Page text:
Heller says it would be difficult for an interim chief to make the changes necessary to improve the agency in the wake of the GM ignition switch recalls.


Lapeer County receives military surplus vehicle

LAPEER, Mich. (AP) - The Lapeer County Sheriff's Department has received a specialized 18-ton military vehicle from the Saginaw County sheriff.

The Flint Journal ( ) reports the department recently acquired the heavily armored machine known as an MRAP, which stands for mine-resistant ambush proof. The 250-horsepower military-grade vehicle is designed to transport troops working to find explosive devices. It can deflect mines, grenades and gun fire.

The MRAP was given to the Saginaw County Sheriff's Department through the U.S. Army's program that provides military surplus supplies to local law enforcement free of charge. But Sherriff William Federspiel decided to get rid of it because its upkeep was costing his department too much money.

Lapeer County Undersheriff Robert Rapson says experienced local veterans have offered to provide free maintenance.


CMS spending $1 billion to settle pollution case

JACKSON, Mich. (AP) - The federal government says CMS Energy Corp. will undertake an estimated $1 billion program to cut emissions from five coal-fired power plants in Michigan to settle air pollution complaints.

The U.S. Department of Justice announced Tuesday that the utility's Consumers Energy subsidiary agreed to a plan to cut 46,500 tons of sulfur dioxide and other emissions annually from plants in Essexville, Luna Pier, Muskegon and West Olive.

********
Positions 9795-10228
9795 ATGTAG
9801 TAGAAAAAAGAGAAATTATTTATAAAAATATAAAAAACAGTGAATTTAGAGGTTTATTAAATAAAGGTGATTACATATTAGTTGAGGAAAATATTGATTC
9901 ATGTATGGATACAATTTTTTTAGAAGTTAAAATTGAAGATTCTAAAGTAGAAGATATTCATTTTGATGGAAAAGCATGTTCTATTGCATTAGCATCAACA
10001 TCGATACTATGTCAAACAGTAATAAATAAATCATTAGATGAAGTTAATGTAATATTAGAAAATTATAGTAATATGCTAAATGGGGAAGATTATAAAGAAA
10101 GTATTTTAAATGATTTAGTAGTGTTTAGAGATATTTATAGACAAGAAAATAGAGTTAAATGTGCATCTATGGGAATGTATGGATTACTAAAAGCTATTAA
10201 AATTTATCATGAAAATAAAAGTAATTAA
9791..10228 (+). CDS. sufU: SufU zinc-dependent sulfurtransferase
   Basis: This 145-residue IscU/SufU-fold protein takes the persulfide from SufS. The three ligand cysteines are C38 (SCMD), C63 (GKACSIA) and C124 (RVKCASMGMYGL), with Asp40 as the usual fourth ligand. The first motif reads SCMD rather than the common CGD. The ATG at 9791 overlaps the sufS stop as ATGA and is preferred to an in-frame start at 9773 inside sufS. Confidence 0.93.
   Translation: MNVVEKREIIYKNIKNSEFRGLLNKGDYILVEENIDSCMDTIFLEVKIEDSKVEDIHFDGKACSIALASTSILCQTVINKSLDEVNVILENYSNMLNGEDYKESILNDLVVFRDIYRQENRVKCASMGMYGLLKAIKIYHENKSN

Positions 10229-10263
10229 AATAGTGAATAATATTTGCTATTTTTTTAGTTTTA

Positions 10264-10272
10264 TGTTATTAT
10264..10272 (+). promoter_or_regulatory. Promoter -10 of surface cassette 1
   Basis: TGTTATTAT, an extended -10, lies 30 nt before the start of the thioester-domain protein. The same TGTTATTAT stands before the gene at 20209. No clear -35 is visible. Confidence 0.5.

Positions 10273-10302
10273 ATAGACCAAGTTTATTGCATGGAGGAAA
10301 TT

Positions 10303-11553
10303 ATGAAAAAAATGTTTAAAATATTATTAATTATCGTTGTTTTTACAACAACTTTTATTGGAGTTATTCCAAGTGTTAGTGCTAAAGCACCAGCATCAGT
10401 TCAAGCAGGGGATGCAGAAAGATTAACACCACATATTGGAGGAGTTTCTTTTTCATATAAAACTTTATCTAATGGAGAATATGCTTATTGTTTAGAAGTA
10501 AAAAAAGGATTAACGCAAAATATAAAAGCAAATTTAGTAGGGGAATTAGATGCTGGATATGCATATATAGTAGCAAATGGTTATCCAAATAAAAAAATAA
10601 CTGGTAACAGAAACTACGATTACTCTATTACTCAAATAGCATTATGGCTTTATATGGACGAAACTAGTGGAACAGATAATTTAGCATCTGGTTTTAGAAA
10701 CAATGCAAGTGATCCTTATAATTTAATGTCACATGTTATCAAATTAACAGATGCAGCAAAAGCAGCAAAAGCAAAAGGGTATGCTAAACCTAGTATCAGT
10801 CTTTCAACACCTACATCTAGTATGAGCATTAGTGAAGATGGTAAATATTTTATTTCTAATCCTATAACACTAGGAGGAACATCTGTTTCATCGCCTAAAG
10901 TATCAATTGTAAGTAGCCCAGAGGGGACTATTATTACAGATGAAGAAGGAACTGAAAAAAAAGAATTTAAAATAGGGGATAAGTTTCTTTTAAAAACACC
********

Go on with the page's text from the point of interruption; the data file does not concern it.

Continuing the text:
The Jackson-based company also will pay $10.5 million in fines and remediation expenditures.

The government says the agreement settles claims filed in 2007 and 2008 that CMS Energy was violating the Clean Air Act.

Consumers Energy chief executive John Russell says the utility is moving to improve air quality and supply the state with "safe, affordable and reliable energy."


GM to add 750 workers to build small pickup trucks

DETROIT (AP) - General Motors is adding 750 workers to a Missouri factory in anticipation of high demand for two new small pickup trucks.

GM wants to add a third shift to its plant in Wentzville near St. Louis by the end of March. The factory now employs 2,600 people who make the Chevrolet Colorado and GMC Canyon pickups as well as full-sized vans.

Alan Batey, GM's North America president, says dealers already have ordered 30,000 pickups and 97,000 people have configured and built them on a GM website. Both are signs of strong demand.

GM is building the trucks and plans to start shipping them to dealers soon. Small pickups have declined in popularity, but Batey is confident people will buy the GM models for their hauling ability, gas mileage and price.


Symphony's neighborhood concerts get $3.75M boost

DETROIT (AP) - The Detroit Symphony Orchestra is getting a $3.75 million grant from the William Davidson Foundation in support of its Neighborhood Concert Series.

Officials announced Tuesday that the grant will support the series of Detroit-area concerts, as well as additional activities outside of Orchestra Hall, over the next three years. The DSO is renaming the concert series the William Davidson Neighborhood Concert Series.

Davidson died in 2009 at age 86. He owned the Detroit Pistons and was chairman of glassmaker Guardian Industries Corp.

To celebrate the announcement, three performances are planned Saturday.

Since its inception, Neighborhood Concert Series has grown from six venues to seven, and now offers performances in Beverly Hills, Bloomfield Hills, Wayne County's Canton Township, Dearborn, Grosse Pointe, Southfield and Oakland County's West Bloomfield Township.